Students in the Heritage Retrofit Carpentry program work on many unique projects – designing authentic corbels, for example, or rebuilding century-old window frames. Each undertaking has its own attraction, and each provides the students with the opportunity to put the skills that they have been learning into action in the real world. But every once in while a project comes along that resonates so strongly with students that it moves beyond the satisfaction of applying their newly acquired skills.
For students Logan Bonneville and Kelly Caseley, building a replica of an ice boat became a labour of love.
Today, ice boats are light-weight vessels with skis or runners and sails that catch the wind and reach incredible speeds on ice. In the 1800s and early 1900s, they were neither graceful nor speedy, but they were a vital form of transportation between Prince Edward Island and the mainland in the winter.
Ice boats were used to carry mail and passengers across the Northumberland Strait from about 1827 to 1917. They continued to run in the mid-winter months even after steamers were in service if the steamers could not get through the ice.
The boats weren’t very large – about 15 feet long and 6 feet wide – and were fitted with runners and straps for hauling them across the ice. Each boat had a crew of four who rowed in the open water and pulled the boat over the ice floes. Male passengers were charged $3, with a $1 discount if they help haul the boat over the ice. The fare for women and children was $2.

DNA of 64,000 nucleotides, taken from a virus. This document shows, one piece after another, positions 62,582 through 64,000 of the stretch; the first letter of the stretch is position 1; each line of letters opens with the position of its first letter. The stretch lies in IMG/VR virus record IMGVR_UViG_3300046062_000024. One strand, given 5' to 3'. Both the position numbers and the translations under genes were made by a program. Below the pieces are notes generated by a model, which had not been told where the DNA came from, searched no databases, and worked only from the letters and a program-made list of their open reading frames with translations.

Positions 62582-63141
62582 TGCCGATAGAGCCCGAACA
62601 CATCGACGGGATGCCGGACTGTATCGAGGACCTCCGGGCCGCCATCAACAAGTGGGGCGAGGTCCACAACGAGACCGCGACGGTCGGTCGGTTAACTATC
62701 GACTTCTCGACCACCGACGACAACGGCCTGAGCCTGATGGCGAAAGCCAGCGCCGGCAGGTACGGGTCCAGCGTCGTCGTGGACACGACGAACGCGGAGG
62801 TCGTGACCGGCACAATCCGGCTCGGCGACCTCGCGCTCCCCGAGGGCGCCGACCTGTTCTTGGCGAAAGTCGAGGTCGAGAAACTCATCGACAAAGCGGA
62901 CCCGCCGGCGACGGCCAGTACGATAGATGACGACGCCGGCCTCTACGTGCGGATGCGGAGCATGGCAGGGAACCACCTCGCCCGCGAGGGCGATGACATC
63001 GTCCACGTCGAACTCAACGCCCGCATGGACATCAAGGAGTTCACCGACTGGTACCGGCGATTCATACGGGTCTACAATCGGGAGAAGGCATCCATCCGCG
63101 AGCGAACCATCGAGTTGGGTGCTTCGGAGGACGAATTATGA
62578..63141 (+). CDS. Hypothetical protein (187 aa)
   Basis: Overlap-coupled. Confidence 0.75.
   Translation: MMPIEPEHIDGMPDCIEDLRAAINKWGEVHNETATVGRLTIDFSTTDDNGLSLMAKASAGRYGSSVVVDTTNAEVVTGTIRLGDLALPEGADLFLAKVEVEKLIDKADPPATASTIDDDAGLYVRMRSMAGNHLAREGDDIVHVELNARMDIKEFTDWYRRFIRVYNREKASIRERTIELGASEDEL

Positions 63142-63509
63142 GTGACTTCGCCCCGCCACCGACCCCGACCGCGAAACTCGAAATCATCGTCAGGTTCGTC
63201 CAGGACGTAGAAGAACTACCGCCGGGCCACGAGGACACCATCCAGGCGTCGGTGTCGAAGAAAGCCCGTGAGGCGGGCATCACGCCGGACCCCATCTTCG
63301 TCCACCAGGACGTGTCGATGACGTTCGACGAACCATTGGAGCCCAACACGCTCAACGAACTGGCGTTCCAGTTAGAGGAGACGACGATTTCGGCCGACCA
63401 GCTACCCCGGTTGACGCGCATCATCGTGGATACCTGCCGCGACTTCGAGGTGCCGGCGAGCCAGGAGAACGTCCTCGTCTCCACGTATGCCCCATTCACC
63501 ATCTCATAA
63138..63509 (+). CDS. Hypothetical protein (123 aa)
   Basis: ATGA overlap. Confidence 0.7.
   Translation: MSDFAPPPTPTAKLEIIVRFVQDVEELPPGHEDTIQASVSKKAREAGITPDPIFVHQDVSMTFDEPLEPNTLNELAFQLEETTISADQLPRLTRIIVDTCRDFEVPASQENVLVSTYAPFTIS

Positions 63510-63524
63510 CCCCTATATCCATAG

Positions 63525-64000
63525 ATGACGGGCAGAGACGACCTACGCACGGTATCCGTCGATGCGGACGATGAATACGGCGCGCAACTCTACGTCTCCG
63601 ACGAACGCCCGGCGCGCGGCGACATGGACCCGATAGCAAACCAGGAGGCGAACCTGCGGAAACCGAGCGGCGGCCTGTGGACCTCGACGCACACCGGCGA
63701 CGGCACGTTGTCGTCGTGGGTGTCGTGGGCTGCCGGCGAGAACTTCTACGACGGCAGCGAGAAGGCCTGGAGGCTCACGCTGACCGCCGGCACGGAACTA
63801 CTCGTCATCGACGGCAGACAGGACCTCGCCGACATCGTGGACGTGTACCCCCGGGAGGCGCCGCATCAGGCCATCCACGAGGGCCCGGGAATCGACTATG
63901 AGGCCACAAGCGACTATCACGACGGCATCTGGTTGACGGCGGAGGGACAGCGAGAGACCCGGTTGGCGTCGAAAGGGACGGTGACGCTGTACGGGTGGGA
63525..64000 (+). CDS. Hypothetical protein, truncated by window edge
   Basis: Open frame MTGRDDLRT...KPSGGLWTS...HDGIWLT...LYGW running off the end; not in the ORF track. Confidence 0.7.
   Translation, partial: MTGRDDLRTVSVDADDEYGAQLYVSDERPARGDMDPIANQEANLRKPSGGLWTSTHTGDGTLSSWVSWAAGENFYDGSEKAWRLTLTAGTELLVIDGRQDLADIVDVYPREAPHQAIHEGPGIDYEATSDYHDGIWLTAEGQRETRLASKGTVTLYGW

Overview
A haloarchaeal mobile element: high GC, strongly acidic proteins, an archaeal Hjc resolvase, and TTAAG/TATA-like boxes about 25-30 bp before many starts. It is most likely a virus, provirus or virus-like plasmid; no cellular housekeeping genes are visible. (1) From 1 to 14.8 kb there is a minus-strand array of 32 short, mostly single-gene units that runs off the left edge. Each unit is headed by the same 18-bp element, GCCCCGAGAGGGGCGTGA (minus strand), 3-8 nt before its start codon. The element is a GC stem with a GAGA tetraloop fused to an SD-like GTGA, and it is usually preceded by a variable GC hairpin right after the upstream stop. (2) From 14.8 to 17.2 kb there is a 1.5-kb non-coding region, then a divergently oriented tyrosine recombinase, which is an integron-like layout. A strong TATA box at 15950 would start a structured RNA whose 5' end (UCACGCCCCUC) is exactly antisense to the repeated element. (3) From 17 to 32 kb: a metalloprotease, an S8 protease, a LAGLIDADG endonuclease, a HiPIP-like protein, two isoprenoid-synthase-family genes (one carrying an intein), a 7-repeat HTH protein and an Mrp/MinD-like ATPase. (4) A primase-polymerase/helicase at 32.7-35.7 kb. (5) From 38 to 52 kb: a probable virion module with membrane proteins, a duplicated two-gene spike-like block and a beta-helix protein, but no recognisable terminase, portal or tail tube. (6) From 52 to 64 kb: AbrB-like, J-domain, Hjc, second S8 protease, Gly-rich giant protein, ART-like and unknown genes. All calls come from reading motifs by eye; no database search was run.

It’s not hard to imagine that the trip across could be grueling. Just a few hundred feet from the shore the boat could be enveloped in a snowstorm, the crew could become disorientated, or weather conditions could force them to turn back.
It took teamwork to get the boats across the ice, and it took teamwork for the Heritage Retrofit Carpentry students to build the replica.
Logan and Kelly spent hours working on the replica, including hundreds of hours in the evenings and on weekends, and mustered a team of students to help them.
The replica was launched June 30th as part of the Cape Traverse Ice Boat Festival and will become part of the national monument in that community, commemorating the contributions of the ice boats and their crews.
The project was a partnership between Parks Canada, the Cape Traverse Ice Boat Committee, and Holland College.
In this picture: Holland College Heritage Retrofit Carpentry graduates Kelly Caseley and Logan Bonneville with HC vice president Mike O’Grady at the Ice Boat Monument in Cape Traverse
For more information, please contact:
Sara Underwood, Media and Communications Officer
Date: July 05, 2018